Last night's crane collapse in Bellevue is the latest in the Seattle area's decades-long history of man-made structures falling down, exploding, imploding, sinking and whatnot. The causes of such destruction have been intentional (the implosion of old buildings), accidental (the Great Seattle Fire of 1889, various engineering boners), and Acts of Jesus (major storms, major earthquakes in 1949, 1965, and 2001; Mt. St. Helens in 1980).
Here's a chronological sampling of the more spectacular instances:
November 7, 1940: The Tacoma Narrows Bridge collapses in a windstorm, as seen in the footage above.
February 13, 1979: The Hood Canal floating bridge sinks in a windstorm.
February 25, 1987: The under-construction north upper deck of Husky Stadium collapses.
November 25, 1990: The I-90 floating bridge spanning Lake Washington floods and sinks.
Sometime in 1992: The 48-foot, 13-ton Hammering Man sculpture topples over upon installation outside the Seattle Art Museum.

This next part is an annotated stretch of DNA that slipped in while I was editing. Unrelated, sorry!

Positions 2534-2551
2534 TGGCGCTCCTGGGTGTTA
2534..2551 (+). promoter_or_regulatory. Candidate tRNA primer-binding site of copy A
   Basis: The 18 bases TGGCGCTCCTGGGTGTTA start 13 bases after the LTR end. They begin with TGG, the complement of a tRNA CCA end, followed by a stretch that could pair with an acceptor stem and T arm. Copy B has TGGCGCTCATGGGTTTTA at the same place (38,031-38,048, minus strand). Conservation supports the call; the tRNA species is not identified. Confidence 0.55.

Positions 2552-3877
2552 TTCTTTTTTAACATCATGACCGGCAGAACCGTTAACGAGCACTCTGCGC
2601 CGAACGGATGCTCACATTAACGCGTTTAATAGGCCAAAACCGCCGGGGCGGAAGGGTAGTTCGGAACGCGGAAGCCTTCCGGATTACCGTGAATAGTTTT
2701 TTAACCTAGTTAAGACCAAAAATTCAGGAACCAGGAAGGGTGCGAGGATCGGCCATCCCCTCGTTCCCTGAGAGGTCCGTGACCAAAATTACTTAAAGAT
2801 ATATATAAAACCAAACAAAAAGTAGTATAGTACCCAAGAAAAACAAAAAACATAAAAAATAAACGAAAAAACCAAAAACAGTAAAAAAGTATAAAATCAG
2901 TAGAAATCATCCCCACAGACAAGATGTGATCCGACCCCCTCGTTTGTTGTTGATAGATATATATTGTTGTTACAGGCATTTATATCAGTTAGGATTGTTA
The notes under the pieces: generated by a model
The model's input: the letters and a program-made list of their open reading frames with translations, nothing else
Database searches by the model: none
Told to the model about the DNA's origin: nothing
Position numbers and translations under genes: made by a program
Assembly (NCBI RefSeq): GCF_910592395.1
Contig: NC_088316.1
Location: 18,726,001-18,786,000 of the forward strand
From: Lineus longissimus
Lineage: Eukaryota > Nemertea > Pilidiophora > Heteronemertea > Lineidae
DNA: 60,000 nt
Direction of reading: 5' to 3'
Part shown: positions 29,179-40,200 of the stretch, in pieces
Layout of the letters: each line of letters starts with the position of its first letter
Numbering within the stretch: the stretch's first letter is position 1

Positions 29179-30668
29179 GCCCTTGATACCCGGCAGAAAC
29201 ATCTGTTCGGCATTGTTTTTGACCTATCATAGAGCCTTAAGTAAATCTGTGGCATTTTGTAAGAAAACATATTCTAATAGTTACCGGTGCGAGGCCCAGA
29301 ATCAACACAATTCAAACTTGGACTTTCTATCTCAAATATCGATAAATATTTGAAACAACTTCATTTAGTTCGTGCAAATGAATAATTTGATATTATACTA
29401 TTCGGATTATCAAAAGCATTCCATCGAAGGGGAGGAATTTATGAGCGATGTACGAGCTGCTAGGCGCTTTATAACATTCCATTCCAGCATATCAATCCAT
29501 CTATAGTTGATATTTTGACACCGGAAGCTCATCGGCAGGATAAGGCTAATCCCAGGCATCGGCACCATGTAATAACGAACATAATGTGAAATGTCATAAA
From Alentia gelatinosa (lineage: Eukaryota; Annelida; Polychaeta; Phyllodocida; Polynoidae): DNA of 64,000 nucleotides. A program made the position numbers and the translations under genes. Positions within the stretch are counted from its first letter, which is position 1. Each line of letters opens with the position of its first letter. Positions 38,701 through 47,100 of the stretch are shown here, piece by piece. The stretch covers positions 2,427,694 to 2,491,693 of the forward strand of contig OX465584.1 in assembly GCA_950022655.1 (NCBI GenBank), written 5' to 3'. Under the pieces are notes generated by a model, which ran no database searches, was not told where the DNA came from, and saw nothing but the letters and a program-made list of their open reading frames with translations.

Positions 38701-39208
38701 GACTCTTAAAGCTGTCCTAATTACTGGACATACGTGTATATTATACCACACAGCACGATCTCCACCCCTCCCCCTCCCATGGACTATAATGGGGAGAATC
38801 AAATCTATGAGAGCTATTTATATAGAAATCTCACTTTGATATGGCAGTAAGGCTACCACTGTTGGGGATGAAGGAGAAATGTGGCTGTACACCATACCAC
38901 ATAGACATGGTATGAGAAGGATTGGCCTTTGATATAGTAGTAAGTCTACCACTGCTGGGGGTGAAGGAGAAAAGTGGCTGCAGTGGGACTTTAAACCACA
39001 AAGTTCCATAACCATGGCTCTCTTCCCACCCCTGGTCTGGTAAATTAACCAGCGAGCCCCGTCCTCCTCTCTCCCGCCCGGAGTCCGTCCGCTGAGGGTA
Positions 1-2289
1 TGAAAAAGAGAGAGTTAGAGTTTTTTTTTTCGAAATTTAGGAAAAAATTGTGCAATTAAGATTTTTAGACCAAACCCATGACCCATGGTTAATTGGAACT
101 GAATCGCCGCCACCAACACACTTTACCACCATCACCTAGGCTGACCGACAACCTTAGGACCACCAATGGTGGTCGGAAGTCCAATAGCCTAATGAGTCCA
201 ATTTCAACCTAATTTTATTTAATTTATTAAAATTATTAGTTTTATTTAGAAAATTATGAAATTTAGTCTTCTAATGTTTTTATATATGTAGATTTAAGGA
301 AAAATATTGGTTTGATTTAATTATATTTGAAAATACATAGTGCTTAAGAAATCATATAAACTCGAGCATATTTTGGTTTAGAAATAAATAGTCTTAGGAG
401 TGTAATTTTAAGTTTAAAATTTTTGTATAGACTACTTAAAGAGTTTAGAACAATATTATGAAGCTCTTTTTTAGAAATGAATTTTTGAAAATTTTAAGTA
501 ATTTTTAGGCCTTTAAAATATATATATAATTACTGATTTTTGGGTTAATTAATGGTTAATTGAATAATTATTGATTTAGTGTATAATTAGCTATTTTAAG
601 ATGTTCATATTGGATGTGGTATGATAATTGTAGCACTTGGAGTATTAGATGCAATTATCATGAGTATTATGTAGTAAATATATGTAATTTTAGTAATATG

January 17, 1993: The Asarco Smelter smokestack Ruston, once the tallest smokestack in the world at something like 500 feet, is imploded.
March 27, 2000: The Kingdome is imploded. (I have a small chunk of its concrete rubble in my kitchen.)
January 15, 2001: The historic pergola in Pioneer Square crashes to the sidewalk after being hit by a truck driver.
I also remember in the mid-'80 when a crane fell 29 stories from the top of Century Square, but the guy in the cab only suffered scrapes and bruises. If that's not enough, this Seattle Times article's sidebar lists 11 other local crane-related accidents since 1994.
In honor of election day (you can't complain if you don't vote!), here's a photo I took in downtown Portland in 1996. After Mariner superstar Ken Griffey Jr. led his team through a thrilling playoff run in '95, Nike banked on a repeat scenario for the fall of '96. Unfortunately, the M's didn't make the playoffs and the ad campaign fizzled out. Still, it was cool seeing a 30-foot-tall rendering of my then-favorite ballplayer. ***